Skip to content

🔬 The Importance of Rivers

(don't) Waste Water!

Photo by Aman Sharma / Unsplash

Table of Contents

Host: Antoine Walter
Guest: Michael Stanley Gallisdorfer | Water Researcher | University of Buffalo
Category: 🔬 Research

Podcast’s Essential Bites:

[15:15] “People typically weren't drinking water out of rivers, because of the […] upstream downstream problem […], but people were using spring water. So people would find freshwater sources that were outside of the main stem of the river. And that's how they typically overcame the problem of drinking water. And you may see in a lot of older cities, a lot of large reservoirs were built to capture spring water, which was then either fed by gravity or pumped later in time to the population. That's what allowed these cities to grow, […] access to this clean water. And then rivers, of course, became routes for transportation and sources of food.”

[16:02] “Flooding is a big problem, but we've overcome flooding, at least historically. In many ways the easiest way to overcome flooding is you just don't build on the floodplain. […] And we stopped doing that recently. […] We lose all of the ecosystem services of the river by simplifying the river system. By disconnecting it from its floodplain, we lose all of the nutrient processing capacity in the floodplain, we lose a lot of the breeding and juvenile habitat for the fish species that we used to be able to fish out of rivers. And […] we also aren't thinking long term, when it comes to those sort of large scale diversion and flood retention projects. […] We understood the mathematics, we understood the engineering, and it worked, but we didn't see the downsides.”

[18:20] “Digital modeling allows us to get a sense of how these [river] systems behave, without having to actually wait for the flood to happen. And because we have more complex means of understanding how […] these rivers work, we could then regulate them in more natural ways. So […] the US Army Corps of Engineers’, Engineer, Research and Development Center (ERDC) [has an] initiative called the Engineering with Nature Initiative and it seeks to understand how to more effectively and […] efficiently […] use nature and natural methods to regulate floods. […] The big term right now is biomimicry.”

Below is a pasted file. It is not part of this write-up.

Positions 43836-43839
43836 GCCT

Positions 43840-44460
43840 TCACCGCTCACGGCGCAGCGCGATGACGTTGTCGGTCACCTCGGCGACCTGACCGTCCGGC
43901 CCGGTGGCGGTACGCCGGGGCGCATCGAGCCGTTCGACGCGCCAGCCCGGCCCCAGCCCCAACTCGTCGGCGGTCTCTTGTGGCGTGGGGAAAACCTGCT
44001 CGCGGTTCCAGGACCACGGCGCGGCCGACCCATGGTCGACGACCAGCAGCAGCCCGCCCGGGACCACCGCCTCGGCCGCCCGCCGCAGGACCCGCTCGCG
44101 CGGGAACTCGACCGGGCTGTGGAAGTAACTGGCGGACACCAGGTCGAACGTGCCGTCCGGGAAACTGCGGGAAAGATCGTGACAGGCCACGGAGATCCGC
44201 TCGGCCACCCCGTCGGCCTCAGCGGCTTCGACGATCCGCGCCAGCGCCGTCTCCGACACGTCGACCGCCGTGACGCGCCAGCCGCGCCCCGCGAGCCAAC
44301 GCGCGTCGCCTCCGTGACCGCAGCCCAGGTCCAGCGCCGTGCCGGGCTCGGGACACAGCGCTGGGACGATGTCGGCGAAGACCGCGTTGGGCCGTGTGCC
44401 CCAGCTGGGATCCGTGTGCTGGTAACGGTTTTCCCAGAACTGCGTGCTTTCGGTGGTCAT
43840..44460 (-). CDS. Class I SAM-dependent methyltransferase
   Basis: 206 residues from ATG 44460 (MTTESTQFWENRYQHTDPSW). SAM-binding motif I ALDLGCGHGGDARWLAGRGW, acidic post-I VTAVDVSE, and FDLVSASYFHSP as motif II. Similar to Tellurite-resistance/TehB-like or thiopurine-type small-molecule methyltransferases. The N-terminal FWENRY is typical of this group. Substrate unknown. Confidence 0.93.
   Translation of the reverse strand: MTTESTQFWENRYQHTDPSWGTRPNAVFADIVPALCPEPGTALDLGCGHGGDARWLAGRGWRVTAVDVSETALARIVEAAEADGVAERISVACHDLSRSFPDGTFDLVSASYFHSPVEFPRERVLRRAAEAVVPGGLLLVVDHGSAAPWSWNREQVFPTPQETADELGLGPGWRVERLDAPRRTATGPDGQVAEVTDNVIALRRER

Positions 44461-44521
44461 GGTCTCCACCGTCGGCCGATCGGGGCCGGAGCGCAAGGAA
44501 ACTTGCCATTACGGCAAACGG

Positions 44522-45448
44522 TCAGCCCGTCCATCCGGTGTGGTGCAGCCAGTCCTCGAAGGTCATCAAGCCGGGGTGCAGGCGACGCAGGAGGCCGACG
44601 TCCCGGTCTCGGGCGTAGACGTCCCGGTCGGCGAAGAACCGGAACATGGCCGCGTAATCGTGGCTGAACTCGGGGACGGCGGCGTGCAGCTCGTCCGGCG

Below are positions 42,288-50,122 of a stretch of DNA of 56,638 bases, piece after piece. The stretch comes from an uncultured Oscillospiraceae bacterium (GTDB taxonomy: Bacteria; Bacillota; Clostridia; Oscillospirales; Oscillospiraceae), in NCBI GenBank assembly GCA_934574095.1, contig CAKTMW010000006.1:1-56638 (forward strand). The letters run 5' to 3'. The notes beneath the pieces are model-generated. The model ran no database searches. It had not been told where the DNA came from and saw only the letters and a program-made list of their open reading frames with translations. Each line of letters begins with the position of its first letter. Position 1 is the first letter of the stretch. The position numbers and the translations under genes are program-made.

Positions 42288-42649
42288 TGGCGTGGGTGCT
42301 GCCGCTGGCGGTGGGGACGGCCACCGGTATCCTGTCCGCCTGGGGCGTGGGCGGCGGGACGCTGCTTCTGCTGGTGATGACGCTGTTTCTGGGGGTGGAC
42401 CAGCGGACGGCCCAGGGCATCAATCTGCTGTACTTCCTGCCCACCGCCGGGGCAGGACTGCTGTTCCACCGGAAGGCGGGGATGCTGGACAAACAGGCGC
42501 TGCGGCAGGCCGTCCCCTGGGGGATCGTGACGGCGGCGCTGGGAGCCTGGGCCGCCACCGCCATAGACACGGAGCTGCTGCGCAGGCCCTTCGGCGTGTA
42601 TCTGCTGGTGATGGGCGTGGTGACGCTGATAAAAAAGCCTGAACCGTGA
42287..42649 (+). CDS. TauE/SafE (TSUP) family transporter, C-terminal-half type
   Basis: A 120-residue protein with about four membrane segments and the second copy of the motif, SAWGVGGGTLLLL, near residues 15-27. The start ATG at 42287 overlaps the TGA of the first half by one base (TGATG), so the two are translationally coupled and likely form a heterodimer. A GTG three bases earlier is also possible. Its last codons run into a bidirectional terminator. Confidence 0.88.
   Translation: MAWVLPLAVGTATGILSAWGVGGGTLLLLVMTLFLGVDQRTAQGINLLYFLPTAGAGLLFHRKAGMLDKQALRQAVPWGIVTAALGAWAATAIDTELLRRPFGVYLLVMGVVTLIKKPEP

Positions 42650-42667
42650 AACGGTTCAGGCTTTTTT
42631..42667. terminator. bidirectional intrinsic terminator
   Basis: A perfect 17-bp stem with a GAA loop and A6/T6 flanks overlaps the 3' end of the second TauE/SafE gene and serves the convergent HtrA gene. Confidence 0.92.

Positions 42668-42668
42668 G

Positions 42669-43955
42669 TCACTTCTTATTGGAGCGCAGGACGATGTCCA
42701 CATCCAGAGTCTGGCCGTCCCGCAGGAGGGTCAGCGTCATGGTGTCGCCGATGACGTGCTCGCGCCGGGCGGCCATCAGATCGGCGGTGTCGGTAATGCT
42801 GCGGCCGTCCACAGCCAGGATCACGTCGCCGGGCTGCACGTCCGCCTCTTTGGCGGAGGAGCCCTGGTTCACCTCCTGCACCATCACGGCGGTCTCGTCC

[25:05] “When we put our streams into concrete boxes, what we're getting is […] conveyance. […] We're optimizing our engineering design for flow conveyance, […] but we're losing the dynamism of the river, we're losing its ability to, to refresh and restore the land, to return it to life. And what happens when we don't work in cycles, because nature works in cycles, just like we do, when we take the cycles away, and linearize a natural system so that we can predict it and control it, we think at least, we lose its ability to regenerate and to restore itself.”

[25:50] “There's this concept of urban stream deserts. […] So let's hold the thought [that] a river has to run free in order to rejuvenate the land. […] Now that there's this parallel concept of the food desert. So when there's food deserts, say, in an inner city, where people just don't have access to food, they don't have easy access to the resources they need to survive. Now, when we don't have rivers in cities […] we lost access to those critical environments, those human habitats that help us to recover from stress, […] restorative experiences. Remember, a river doesn't just refresh a floodplain, it refreshes the mind. […] And so a stream desert is a lack of access to a restorative blue water landscape. […] People are suffering because we need to be around ideal human habitat, that's water, and forests. […] And this is a form of environmental justice also.”

[31:50] “There's also evidence out there, that restoring rivers and restoring water features in cities has economic value. […] I think the University of Michigan found that in cities like Buffalo, and Detroit, it adds $4 for every $1 spent on [river] restoration work to the economy.”

[49:02] “Sponge cities […] replicate parts of the natural hydrological cycle. So instead of falling on impervious surface, […] those trenches and gutters and roads, the water has a longer flow path between say, the rooftop of a skyscraper and the natural channel or the semi artificial channel that we build. So a sponge city acts like the land, and the watershed should act in a nature like way in a naturalistic way to create a more natural urban hydrological cycle. So the water works more naturally in cities as opposed to just going […] at the speed of water into a drain and killing everything around and washing everything away. That's called the urban stream syndrome. So sponge cities soak up the water and release it more slowly so that we can have a more natural hydrograph.”

[1:10:41] “There [are] three things I think that we should be looking at, in the water industry in general. A big one is diversity and water. […] Also [we need to] keep an eye on digital transformation. […] As we see more Internet of Things solutions roll out and we see more digital twinning of our water systems, I would expect to see a lot of growth in that area. […] The third one [is] forensic hydrology. Looking at the past hydrology of cities, [so] we can do a better job of bringing rivers back to cities. […] Why reinvent the wheel, if we can just open up an old water course and re-water it? […] So the three are diversity and water, digital transformation and forensic hydrology.”

Rating: 💧💧

🎙️ Full Episode: Apple | Spotify (Original Title: "What's Maybe the Best Way to Make Four Dollars out of One?")
🕰️ 1 hr 18 min | 🗓️ 05/05/2021
✅ Time saved: 1 hr 16 min